With head injuries an increasingly prominent topic in elite sport, there has been great focus on both identifying and preventing them from occurring.
Technology will play a pivotal role in tackling this problem across key sports including American football, rugby and football, with a recent collaboration between elite sports performance analysts Catapult and Prevent Biometrics.
The process will see Catapult’s flagship ClearSky and OpenField athlete wearable tracking technology and Prevent’s Impact Monitor Mouthguard used together to gather extensive and detailed data around head impacts in sport.
Having been successfully trialled during spring training by the University of Colorado football team, the companies now plan to expand this to selected elite teams in American football, rugby and Aussie rules football.
Albert Tsai, senior vice president of global elite product at Catapult, said:
I think understanding head injuries is critical.
There are sports where head injury and impact are naturally of great concern, here in America we are seeing drops in participation rates because of that concern.
The understanding of head impact is still pretty nascent, but there are things in training that are unnecessarily putting people at risk and we talk about eliminating these risks.
We aim to ensure the process being used gather data is accurate, practical and the volume of data is across the right areas to drive meaningful outcomes.
Tsai admitted it has taken a while for professional teams to fully buy in to the role of technology in sport. He said: ‘Certainly at the onset the fear of technology was probably really high, just think about the world 20 years ago compared to now.
Tsai said: “There has been overall acceptance of tech as a way to improve everything we do, and every coach now is my age so we’ve grown up to accept it.
“Technology isn’t a solution unto itself so unless we can apply it and bring benefit and efficiency to something we want to do, it doesn’t matter.”
Catapult has over 340 staff based across 24 locations worldwide, working with over 2500 elite teams from 39 sports in 135 countries globally.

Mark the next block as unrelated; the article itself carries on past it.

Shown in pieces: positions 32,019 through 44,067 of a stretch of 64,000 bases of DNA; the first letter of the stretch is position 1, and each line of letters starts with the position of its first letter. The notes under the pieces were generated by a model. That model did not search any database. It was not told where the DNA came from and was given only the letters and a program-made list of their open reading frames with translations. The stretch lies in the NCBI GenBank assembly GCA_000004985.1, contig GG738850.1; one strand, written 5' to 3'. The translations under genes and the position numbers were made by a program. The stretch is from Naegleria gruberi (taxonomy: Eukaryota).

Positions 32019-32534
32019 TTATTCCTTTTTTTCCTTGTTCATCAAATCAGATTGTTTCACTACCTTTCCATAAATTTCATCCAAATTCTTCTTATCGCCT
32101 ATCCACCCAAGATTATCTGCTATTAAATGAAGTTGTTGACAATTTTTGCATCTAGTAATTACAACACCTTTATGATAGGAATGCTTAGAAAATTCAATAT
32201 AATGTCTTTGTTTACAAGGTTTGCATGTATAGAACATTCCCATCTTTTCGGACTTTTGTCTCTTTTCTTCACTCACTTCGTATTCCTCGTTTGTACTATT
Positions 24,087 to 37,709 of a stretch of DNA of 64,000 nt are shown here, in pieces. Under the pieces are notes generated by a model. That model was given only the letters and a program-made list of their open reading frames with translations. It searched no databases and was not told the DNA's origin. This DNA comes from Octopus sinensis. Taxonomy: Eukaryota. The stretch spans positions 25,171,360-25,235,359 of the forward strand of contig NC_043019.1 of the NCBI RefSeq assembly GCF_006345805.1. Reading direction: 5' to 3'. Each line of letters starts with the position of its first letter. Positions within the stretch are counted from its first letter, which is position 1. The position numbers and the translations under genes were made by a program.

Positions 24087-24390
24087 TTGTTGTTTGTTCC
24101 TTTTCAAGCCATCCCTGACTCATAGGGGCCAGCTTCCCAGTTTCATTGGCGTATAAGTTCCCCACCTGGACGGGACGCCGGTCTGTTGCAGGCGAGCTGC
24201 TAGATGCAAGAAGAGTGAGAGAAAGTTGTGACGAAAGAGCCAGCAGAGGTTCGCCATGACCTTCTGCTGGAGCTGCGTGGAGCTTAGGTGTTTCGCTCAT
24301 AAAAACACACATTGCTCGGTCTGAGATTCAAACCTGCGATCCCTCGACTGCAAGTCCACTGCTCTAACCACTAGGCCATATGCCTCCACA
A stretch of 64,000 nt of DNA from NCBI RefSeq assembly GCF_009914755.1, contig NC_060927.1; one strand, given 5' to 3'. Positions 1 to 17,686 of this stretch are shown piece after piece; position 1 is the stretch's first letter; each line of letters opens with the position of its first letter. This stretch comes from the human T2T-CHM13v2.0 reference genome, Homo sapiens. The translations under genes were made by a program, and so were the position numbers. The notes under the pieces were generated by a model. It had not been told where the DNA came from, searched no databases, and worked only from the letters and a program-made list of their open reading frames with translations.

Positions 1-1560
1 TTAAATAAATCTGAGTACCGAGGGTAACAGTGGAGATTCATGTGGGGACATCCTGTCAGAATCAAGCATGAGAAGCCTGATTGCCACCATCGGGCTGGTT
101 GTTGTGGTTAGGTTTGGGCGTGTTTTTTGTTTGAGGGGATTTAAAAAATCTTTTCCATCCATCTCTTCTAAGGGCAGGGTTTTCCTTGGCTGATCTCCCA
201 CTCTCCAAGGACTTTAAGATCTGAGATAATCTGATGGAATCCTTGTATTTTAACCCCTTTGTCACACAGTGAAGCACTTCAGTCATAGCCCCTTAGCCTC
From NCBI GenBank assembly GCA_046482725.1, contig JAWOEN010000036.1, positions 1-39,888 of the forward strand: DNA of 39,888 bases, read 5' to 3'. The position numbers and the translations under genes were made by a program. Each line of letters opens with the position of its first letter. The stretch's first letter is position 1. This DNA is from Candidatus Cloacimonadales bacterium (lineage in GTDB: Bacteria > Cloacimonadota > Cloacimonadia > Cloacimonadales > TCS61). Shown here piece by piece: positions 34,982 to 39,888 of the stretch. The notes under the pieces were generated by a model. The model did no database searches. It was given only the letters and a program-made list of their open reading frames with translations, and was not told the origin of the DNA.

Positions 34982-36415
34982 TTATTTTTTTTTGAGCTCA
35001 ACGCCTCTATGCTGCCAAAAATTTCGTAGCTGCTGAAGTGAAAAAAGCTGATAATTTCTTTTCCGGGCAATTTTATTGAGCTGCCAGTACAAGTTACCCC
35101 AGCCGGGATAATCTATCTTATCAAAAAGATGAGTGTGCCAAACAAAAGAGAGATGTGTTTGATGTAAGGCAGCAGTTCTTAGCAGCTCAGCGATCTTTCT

Alongside gathering data to improve knowledge of head injuries and how to reduce their impact, Tsai believes the data will also offer valuable coaching insights and improve near term and long term overall benefit for the player.
Citing an example, Tsai said:
We knew from data a player was getting really low grade impact, nothing of concern medically.
But the fact we were getting impact in this drill was eye opening as there should have been none at all.
After assessing video it was technique flaw, and there was a coaching opportunity around addressing this.
That’s where we think integrating the data into our overall stack is compelling because no one in the world has that data set but that is what we want to gather across various sports.
Catapult has also agreed with the Confederation of African Football (CAF) to provide all member nations with wearable technology – including all African sides in the upcoming Women’s World Cup.
A partnership with sporting goods manufacturer Wilson also saw an integrated American Football used at the CFL Combine a few months ago, where new metrics were developed to measure Quarterback performance. These measurements were timings of snap to release, snap to target and release time, throw quality and arm strength. The data was gathered using a chip in the football and wearable technology on the athletes.
Tsai added: “What we have a is a lot of capability, we can focus on elite performance but recognising the opportunities at all levels is important.
“The comprehensive context we can bring across all departments will help people deliver what they need.”